“Time isn’t made up of discrete moments that pass out of the present and into the past. Time is an endless flow of experience that never stops being now.”-Steve Taylor, PhD
The experiencing here is under way… flowing along towards a “blip” that signifies permission to open the door and step outside while the experiencing continues unperturbed. (If this was too weird, just let it go and read on.) Expressed in numbers that “blip” is 00:00 tonight. (As I’m writing this, three more hours to go.)
Thanks all for your comments! So, what will I do first? First-first? Wish my daughter a Happy Birthday! Then head down to street level, look around, and have breakfast somewhere. After that, load a cab with all my luggage to my new abode, followed by an outing into the new neighbourhood and a hike with Kaya to Royal Dragon Sakura (cherry forest), not far from where I’ll live. That’s if it stays dry. Or a trip to the hot springs? Let’s see what will happen and what the weather is like.
So glad I get to celebrate Kaya’s birthday with her – that the timing actually worked out. Amazing! I did not take this for granted. Thank you Life! We’re going for dinner to an Uyghur restaurant with a bunch of her friends. That will be a first and a lot of fun. The plight of the Uyghur however, isn’t fun from what we’ve heard. I won’t get into it here, but you can google it.
Looking out the window, I’m fascinated by a woman camping out on her scooter in front of 7/11 this morning (for probably 4 hours). She is enjoying a meal, watching something on her iPad, singing along; grooming herself a bit, eating, drinking, writing, snoozing – everything lounging on her scooter; and the world around her seemingly not paying any attention. It looks like the scooter carries her belongings? I wonder what stories she would tell us if asked. And I’m not surprised she choses 7/11 as her location. Borrowing a paragraph from Kaya’s blog here:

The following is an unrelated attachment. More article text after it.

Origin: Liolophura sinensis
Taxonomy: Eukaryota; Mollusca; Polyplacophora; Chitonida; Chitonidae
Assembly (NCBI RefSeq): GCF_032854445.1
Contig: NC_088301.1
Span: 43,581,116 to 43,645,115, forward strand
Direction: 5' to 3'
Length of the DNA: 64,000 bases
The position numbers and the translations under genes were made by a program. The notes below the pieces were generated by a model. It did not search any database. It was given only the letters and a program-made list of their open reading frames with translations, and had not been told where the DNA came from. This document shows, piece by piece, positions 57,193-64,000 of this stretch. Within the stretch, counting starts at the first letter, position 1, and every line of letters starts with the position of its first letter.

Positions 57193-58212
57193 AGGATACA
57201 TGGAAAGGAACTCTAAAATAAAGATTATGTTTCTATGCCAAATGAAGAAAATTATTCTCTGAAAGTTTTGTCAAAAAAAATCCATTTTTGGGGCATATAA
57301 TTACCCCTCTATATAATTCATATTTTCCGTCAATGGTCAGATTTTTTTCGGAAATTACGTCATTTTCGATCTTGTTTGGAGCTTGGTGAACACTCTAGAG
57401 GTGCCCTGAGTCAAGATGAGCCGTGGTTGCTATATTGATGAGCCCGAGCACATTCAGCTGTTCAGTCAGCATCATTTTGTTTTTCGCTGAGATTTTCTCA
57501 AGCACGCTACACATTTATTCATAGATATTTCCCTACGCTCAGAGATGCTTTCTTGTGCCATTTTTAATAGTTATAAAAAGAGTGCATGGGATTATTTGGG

“A friend asked me recently what my top five 7/11 purchases are and I knew right away: roasted sweet potato, coconut water, banana, ramen eggs, and sushi. You can basically live in a 7/11. It fulfills all your needs, such as banking, paying fines, bills, or tickets, collecting packages, eating a meal, getting your caffeine fix, and even providing you with a housing contract if needed (in Chinese, of course). I was baffled at the fact that 7/11 is basically a hub for your everyday existence, and at this point I go in almost every day to do one thing or another.”
Apparently, college tuition payments, dry-cleaning and a place to print documents can be added to the list. And of course all sorts of junk food. 7-11 also has its own mascot named “Open-Chan.” He is a cartoon dog with a rainbow on its head – a celebrity with little emojis, costumes and a theme park. 🙂 Ha!
I’ll let you in on a few more tidbits:
Did you know that there is Free WIFI everywhere in Taipei and much of the country? Yes! Taiwan was the first country to offer free Wifi on a mass scale to citizens and visitors alike. But getting a local SIM card is still a very good idea. For a three months, unlimited 4G data plan, I paid TW$2000, that’s around CAD$90.